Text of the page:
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Many people think that the purpose of a resume is to get them a job. This is not entirely correct. Your resume provides a summary of your experiences, abilities, skills, as well as accomplishments. Whether you have a paper version or an electronic version, your resume is a tool for you to sell yourself to your prospective employers. If your resume is done correctly, you will get an interview. If you are having trouble being considered for one, then there may be something wrong with your resume. However, if you have an interview but not the job, then the problem probably lies with the way that you are conducting yourself in those situations.

Introduce you to your prospective employers:

Your resume allows you to convey your intent to apply for a job to your prospective employer. Regardless of the number of hours you put into writing up your resume, your prospective employers may only glance at it for a few seconds before they decide whether or not to grant you an interview. Therefore, another purpose of your resume is to introduce you to your prospective employers and let you communicate your most important assets to them.

Provide a snapshot of your career:

Your resume provides details of your working life. This includes all the jobs you have held, as well as a list of skills that you have developed throughout your career and education. However, keep in mind that your resume is not your biography. On average, an employer takes at most 20 seconds to screen all incoming resumes and at most 20 minutes once a resume is selected. Therefore, you have to be concise and clear, and highlight all the academic and work experiences that make the employer think that you are qualified for the particular job.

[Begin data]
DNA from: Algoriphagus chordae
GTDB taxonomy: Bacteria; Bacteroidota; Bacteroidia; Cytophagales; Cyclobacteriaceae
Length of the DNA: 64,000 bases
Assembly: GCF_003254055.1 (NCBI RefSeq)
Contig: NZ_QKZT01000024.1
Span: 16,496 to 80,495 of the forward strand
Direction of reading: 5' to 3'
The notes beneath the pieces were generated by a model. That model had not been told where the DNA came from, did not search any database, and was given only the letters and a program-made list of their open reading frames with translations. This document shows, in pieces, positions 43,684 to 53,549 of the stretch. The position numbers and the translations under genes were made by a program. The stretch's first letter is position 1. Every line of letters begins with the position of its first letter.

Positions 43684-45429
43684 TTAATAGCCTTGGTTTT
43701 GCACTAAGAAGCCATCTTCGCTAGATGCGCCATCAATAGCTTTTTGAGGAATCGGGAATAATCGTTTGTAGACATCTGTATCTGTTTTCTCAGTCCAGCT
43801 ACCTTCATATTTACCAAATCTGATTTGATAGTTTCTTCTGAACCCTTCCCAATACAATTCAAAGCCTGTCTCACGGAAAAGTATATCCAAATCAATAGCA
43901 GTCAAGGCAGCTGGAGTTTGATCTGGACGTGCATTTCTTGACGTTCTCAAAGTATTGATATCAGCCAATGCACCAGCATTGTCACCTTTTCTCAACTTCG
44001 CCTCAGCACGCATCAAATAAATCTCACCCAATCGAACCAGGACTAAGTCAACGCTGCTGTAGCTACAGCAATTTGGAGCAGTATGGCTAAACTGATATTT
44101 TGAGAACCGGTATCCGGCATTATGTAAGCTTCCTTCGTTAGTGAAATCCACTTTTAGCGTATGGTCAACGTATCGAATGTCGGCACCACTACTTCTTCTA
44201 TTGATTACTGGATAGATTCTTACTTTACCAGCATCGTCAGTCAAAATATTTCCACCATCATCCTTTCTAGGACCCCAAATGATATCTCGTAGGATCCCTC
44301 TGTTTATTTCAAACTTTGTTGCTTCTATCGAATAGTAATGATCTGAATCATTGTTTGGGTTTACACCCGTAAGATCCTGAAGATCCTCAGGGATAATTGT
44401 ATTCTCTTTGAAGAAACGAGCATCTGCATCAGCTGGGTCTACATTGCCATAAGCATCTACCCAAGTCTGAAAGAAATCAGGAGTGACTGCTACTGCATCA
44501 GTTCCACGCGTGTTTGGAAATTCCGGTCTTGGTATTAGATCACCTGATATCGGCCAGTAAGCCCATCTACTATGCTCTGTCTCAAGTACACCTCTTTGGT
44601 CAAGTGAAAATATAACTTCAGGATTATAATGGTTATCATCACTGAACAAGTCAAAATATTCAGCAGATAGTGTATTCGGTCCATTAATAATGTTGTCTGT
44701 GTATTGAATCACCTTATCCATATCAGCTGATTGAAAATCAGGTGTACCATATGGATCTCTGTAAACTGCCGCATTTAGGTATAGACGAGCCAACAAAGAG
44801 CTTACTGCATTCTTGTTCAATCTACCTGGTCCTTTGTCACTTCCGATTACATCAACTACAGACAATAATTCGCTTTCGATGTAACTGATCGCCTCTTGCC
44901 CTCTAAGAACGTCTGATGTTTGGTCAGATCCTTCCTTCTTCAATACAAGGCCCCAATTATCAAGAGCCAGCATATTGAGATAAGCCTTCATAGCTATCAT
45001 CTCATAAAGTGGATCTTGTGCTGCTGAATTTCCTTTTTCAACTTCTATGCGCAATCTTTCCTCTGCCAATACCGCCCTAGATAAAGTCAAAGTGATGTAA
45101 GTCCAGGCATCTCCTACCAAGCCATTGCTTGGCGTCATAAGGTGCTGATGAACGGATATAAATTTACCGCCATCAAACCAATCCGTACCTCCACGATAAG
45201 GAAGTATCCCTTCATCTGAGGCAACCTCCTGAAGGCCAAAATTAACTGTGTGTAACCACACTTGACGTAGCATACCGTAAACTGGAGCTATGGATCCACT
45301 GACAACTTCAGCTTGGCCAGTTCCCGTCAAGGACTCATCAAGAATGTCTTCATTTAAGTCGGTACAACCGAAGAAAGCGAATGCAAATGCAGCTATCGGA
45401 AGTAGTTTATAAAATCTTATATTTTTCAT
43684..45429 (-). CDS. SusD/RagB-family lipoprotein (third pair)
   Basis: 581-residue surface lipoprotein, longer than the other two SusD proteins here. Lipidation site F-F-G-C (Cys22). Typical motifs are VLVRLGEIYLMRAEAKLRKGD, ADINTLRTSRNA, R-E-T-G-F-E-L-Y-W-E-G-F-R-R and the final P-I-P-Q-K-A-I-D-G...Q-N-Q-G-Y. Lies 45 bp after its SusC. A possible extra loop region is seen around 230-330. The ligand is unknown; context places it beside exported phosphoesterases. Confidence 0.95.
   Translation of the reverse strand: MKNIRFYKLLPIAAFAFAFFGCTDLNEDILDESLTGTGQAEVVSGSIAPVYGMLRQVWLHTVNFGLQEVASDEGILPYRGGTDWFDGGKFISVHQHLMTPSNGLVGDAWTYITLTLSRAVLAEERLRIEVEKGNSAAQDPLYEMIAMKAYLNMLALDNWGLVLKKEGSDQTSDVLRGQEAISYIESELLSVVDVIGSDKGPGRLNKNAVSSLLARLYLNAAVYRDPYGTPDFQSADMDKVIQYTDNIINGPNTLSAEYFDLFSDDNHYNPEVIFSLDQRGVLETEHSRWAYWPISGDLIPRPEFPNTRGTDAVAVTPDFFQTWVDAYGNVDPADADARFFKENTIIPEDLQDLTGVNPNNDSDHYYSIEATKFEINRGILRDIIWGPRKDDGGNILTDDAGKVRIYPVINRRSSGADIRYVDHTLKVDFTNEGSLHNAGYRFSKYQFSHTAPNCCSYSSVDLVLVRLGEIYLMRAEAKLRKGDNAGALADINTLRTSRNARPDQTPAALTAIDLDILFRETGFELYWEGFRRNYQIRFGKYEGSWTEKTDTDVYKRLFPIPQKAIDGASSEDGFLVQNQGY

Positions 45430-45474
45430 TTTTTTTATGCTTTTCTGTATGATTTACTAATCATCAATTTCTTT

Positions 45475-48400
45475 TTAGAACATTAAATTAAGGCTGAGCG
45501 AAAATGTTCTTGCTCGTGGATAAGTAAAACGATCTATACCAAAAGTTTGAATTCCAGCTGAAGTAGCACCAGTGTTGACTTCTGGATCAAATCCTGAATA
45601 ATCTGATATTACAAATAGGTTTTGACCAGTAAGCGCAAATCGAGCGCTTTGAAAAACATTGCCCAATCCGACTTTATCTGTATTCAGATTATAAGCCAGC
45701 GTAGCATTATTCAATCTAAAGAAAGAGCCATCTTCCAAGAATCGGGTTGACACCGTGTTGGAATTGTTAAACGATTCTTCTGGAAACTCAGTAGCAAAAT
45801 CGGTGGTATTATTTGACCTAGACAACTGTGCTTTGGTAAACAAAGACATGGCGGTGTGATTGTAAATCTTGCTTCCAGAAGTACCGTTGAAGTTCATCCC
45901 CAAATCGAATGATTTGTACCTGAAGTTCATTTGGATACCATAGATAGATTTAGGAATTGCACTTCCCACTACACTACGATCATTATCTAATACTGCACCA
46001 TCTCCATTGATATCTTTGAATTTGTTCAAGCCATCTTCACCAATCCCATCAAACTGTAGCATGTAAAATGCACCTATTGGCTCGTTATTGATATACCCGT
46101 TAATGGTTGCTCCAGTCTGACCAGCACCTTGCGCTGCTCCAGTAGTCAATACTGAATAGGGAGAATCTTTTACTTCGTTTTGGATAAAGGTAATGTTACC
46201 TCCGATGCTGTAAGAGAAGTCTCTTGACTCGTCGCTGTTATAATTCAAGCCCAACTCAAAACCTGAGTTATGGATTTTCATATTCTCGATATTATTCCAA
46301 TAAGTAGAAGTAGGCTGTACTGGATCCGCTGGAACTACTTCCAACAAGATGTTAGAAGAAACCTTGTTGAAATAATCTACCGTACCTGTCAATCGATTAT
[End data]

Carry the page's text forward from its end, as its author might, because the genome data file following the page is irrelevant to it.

Impress your prospective employers:

Your resume is not a brag sheet for you to hang on your wall, but it does provide you with an opportunity for you to demonstrate your relevant skills and achievements, and hopefully impress your prospective employers enough that they will give you an interview.

Make sure that you tailor your resume for specific jobs by emphasising your relevant skills for that position and place focus on highlight any previous experience that would benefit you within their company.

Your prospective employers will develop interview questions based on the information on your resume, so make sure that you don’t over stretch your qualifications and are prepared to demonstrate or elaborate on your listed skills.

Demonstrate your communication skills:

To your prospective employers, you are a complete stranger. By looking at your resume, they get an idea of how well you can communicate. It also demonstrates your ability to organize information and write well, as well as to pay attention to detail. Instead of using one resume for all job applications, you should tailor each one to the employer’s needs.

Before sending your resume off, make sure that you have proof read it thoroughly and had someone else read it over too, to make sure it reads well and there are no grammatical errors.

Image Credit: Shutterstock


About Sophie Deering

You can follow Sophie at @SophieDeering.

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